December 10, 2013

THE SKED Fall Finale Review: “Agents of SHIELD”


For its fall finale (the show is taking a relatively brief break, returning on January 7), AGENTS OF SHIELD turned to its continuing storylines, such as they are.  The script by Co-Producer Shalisha Francis, directed by Holly Dale, went back to the pilot and its story of the Centipede project, which has recurred in a few subsequent episodes and involves a serum intended to create Captain America-ish super-soldiers (but, you know–for evil), complete with return appearances by Raina (Ruth Negga), Centipede’s sinister “girl in the flower dress,” and even Mike Peterson (J. August Richards), a basically nice guy who’d taken the unstable serum (it eventually blew its users up) in the pilot, was stopped/saved by our heroes, and now worked for SHIELD himself.  The B story returned to its runner of Skye’s (Chloe Bennet) efforts to find out who her real parents were, and why Agents Coulson (Clark Gregg) and May (Ming-Na Wen) were so determined to keep the truth from her.  After a last-act mislead, the closing cliffhanger brought viewers all the way back to the mystery of just how Coulson died in The Avengers and yet was still around for this series–which promos for the show’s return promise will finally be explained.

Agents of SHIELD is 10 episodes old and until now, none of these stories have particularly gone anywhere, which is one of the problems with the series.  SHIELD isn’t a flop (as of now, it has a better-than-even chance of being renewed next season), but it’s a major disappointment, both creatively and in the ratings, where before a recent mild rebound it had lost more than 50% of the viewers it had when it started.  The show, run by Avengers supremo Joss Whedon (although he appears to be something of a figurehead post-pilot, busy on the next movie) and his brother and sister-in-law Jed Whedon and Maurissa Tancharoen, has been shockingly lifeless–far less successful at translating a comic book universe to TV than Arrow, and not even all that much better than The Tomorrow People.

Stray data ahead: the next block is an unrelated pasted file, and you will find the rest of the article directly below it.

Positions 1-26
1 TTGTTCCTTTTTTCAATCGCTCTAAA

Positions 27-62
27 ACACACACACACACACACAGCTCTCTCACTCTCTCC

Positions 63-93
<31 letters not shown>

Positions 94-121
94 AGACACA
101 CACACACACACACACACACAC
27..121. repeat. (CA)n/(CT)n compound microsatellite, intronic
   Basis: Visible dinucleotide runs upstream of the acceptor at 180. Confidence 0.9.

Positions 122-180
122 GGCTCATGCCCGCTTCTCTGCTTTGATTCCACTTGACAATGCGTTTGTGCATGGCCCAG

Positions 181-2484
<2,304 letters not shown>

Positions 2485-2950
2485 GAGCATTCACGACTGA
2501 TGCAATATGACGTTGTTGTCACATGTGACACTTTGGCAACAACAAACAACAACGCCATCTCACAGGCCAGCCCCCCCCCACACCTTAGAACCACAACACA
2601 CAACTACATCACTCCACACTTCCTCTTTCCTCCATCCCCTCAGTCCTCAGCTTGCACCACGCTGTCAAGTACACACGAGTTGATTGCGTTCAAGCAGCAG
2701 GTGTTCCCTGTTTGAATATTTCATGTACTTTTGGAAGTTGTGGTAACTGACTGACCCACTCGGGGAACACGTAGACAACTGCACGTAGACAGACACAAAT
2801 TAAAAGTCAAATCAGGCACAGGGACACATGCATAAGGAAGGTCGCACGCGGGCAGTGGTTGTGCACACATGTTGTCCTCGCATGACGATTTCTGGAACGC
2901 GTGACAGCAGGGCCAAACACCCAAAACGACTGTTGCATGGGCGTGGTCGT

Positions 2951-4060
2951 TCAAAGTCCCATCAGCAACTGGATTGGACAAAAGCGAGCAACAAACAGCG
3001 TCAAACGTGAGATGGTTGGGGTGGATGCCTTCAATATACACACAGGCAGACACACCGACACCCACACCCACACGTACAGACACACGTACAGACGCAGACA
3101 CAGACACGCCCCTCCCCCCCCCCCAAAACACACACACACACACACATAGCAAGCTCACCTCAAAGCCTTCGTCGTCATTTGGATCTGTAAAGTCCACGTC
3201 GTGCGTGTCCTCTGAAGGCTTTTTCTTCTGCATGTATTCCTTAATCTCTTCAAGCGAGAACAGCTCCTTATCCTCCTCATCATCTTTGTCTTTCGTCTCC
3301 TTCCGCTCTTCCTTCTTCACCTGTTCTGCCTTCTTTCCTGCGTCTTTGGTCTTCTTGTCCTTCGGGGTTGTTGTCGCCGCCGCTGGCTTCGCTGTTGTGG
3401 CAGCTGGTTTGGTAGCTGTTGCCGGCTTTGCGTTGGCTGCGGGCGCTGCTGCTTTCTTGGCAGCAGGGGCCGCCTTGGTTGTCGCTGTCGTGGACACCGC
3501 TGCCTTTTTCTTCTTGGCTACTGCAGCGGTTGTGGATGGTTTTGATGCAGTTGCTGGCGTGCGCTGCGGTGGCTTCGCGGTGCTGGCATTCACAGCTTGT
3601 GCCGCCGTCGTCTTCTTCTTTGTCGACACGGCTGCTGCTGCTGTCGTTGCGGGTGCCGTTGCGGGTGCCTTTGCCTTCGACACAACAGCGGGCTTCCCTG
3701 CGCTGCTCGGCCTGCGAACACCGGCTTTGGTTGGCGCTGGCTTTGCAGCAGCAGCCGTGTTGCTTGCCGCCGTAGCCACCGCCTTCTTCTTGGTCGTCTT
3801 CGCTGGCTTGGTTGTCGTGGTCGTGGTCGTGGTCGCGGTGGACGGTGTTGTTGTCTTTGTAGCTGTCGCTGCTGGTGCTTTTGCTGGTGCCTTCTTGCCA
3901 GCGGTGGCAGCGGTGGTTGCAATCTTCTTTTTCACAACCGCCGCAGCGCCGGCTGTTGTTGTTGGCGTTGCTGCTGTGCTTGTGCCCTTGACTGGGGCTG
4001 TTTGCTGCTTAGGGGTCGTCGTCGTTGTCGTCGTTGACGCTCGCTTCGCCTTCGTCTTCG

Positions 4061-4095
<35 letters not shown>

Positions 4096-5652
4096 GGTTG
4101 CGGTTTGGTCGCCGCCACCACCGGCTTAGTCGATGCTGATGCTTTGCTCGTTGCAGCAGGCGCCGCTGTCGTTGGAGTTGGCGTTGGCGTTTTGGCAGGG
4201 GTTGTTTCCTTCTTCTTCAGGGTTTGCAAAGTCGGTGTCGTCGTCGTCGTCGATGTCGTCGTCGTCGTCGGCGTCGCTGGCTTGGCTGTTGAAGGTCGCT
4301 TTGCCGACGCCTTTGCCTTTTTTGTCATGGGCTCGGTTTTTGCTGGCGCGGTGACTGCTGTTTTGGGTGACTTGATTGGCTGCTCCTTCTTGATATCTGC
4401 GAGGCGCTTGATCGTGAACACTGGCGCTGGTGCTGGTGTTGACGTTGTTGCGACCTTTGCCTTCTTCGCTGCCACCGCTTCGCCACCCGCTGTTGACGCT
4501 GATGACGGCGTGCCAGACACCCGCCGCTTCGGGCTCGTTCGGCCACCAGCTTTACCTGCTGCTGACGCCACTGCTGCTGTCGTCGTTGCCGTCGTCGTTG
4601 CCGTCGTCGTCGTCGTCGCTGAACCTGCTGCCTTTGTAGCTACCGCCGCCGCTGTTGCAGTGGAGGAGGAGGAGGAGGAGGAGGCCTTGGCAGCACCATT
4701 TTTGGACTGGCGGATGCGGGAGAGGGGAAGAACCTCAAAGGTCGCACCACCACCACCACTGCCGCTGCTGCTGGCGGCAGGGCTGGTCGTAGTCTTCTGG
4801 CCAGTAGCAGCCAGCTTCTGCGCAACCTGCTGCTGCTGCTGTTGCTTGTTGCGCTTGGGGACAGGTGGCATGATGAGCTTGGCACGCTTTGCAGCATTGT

Part of the issue is conceptual–from the start, SHIELD was intended to revolve around the human agents who tend to the day-to-day business of Nick Fury’s organization, not the splashy superheroes.  Although ABC/Disney gave the series healthy resources compared to other network series, they were inevitably minute compared to what the studio spends on any of the Marvel feature films.  There could never be a comparable level of spectacle on the small screen–although CW shows like Arrow and Nikita, which are almost certainly less well-funded, use their budgets far more impressively.  A bigger problem has been that the mostly self-contained storylines have been unexciting and routine, with no consistency to the mythology.  For that matter, there’s nothing all that interesting about the Centipede story either.  There haven’t even been any memorable villains.

The shocking shortcoming of SHIELD, though, has been in its ensemble of characters, traditionally the highlight of anything Joss Whedon touches.  While Coulson remains an engaging character, and the show has tried in recent weeks to provide some backstory for May, Fitz (Iain de Caestecker), Simmons (Elizabeth Henstridge) and Ward (Brett Dalton)–recently Ward and May have been having clandestine booty calls–none of them is more than an attractive, pleasant presence.  Skye is even worse, because she’s seemingly intended to serve as the center of the enterprise, and she’s flat and uninteresting.  (In tonight’s episode, when she nagged May for help with her parent project and May snarled back at her, you found yourself on May’s side.)  While Gregg and Wen are accomplished performers, the younger cast members have made only scattered impressions.  After half a season, the group should be clicking, and that’s not even close to happening.

ABC and its corporate parent have an enormous investment in Agents of SHIELD and its synergistic possibilities (a recent underwhelming episode picked up on a plot shard from the new Thor sequel), so there’s every incentive for the series to get whatever help it needs going forward.  The question is whether anyone is prepared to really shake SHIELD up, perhaps with new writers and cast members.  Revealing why Agent Coulson isn’t still dead won’t solve anything if the show he’s on is perishing around him.

About the Author

Mitch Salem
MITCH SALEM has worked on the business side of the entertainment industry for 20 years, as a senior business affairs executive and attorney for such companies as NBC, ABC, USA, Syfy, Bravo, and BermanBraun Productions, and before that, at the NY law firm of Weil, Gotshal & Manges. During all that, he has more or less constantly been going to the movies and watching TV, and writing about both since the 1980s. His film reviews also currently appear on and In addition, he is co-writer of an episode of the television series "Felicity."